"When shooting with flash in a location where there are many suspended particles, such as in a dusty area or on a snowy day, the image may contain white circles as shown in the picture below. "Why does this happen? "If the flash fires when a suspended particle floats right in front of the lens, the reflection of the flash from the particle appears more intensely than that of the subject, as the particle is much closer to the lens than the subject. "Therefore, the reflection of the flash turns out in the image and causes an effect such as that shown in the sample image above. "The closer the lens and strobe are located, allowing suspended particles to be exposed to more light, the more frequently this effect can occur. "How can I avoid this effect? "Ideally, it is best to shoot in locations where there are very few suspended particles. If not, you can use following method to prevent this effect. 1. "Avoid using flash by lighting the area as much as possible. 2. "If your camera has a zoom function, shoot at a wide angle. "If you can attach an external flash, use the external flash to distance the flash from the lens." Most orbs are in fact particles (dust, water, dirt, etc.) in the air that are too close to the lens. The problem is that modern cameras are TOO SMALL. The flash illuminates particles in front of the lens. What you think is a six foot paranormal orb floating next to an investigator is actually a near microscopic particle about a 1/4" in front of the lens. This afflicts film as well as digital. SLR film cameras or cameras with the flash at least three inches from the lens are best used. I
You're a budget conscience paranormal investigator who doesn't have a lot of money to through around. You just read that there's a new ion counter on the market and you cannot wait to get it. However, if you keep buying film the way you have, you will never be able to afford it. Thank goodness for that digital camera you just bought. But, there's this little nagging feeling in the back of your brain that keeps bothering you. When you listen to it you begin to wonder, "How accurate are these things? Why do some paranormal investigators say I shouldn't use them?"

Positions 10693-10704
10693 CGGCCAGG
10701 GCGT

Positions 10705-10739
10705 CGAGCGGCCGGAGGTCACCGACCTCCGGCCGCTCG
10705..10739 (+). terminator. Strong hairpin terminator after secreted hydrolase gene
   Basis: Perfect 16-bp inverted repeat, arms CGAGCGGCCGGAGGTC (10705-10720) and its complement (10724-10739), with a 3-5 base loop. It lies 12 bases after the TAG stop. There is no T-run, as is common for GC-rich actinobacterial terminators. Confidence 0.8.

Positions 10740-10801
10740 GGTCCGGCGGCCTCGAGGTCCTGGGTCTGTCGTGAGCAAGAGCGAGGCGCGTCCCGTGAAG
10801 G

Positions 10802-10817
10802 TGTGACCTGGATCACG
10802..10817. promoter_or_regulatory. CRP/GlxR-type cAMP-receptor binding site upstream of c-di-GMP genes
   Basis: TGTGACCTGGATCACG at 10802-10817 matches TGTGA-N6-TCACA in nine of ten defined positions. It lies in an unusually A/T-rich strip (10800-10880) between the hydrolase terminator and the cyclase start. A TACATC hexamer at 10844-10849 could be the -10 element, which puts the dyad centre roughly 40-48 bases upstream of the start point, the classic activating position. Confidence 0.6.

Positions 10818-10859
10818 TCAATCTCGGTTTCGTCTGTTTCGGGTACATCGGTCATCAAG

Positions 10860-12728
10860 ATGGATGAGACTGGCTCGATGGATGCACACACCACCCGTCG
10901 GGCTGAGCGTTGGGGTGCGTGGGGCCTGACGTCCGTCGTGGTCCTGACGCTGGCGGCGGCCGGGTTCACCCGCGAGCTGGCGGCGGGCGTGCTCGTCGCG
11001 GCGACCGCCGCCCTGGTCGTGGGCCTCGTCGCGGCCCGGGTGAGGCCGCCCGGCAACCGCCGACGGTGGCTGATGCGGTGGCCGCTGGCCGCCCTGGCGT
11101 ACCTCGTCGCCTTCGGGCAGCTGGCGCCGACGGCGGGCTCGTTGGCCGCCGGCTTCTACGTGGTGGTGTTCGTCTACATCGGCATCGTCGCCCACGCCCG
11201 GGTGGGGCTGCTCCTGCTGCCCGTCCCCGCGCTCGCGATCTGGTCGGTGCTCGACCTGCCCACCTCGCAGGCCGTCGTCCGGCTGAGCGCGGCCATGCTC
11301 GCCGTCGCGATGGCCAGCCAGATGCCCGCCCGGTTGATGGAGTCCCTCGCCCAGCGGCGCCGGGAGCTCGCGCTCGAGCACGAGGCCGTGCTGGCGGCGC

If you have read the second edition of Troy Taylor's Ghost Hunter's Guidebook you might recall him mentioning that CCD (Charge Coupled Device) digital cameras are sensitive to temperature variations in the environment. In low light situations the CCD will sometimes create faint patterns that resemble circles or "orbs". According to the Nikon website (www.nikontech.com):
"Occasionally images from digital cameras will have "defect" pixels. These pixels may appear in the final photograph as bright white, green or red spots that are out of place when compared to the rest of the image. Sometimes people call these spots "hot" or "dead" pixels. "Usually these pixels, and other types of "digital noise" appear in the darker or underexposed parts of images; additionally, images taken at longer exposure times are much more likely to have this issue. "Many Nikon cameras have a "noise reduction" or "NR" process that fixes these problem areas. When NR is activated and image exposure times drop below 1/4 of a second the NR automatically processes the images as they are saved. This Noise Reduction feature is sometimes called "Night Portrait" or "Night Landscape" Scene Modes. "If these spots are seen on images photographed under normal conditions (bright light with exposure times shorter than 1/4 second) then the camera may need to be sent in to a Nikon Service Center for repair."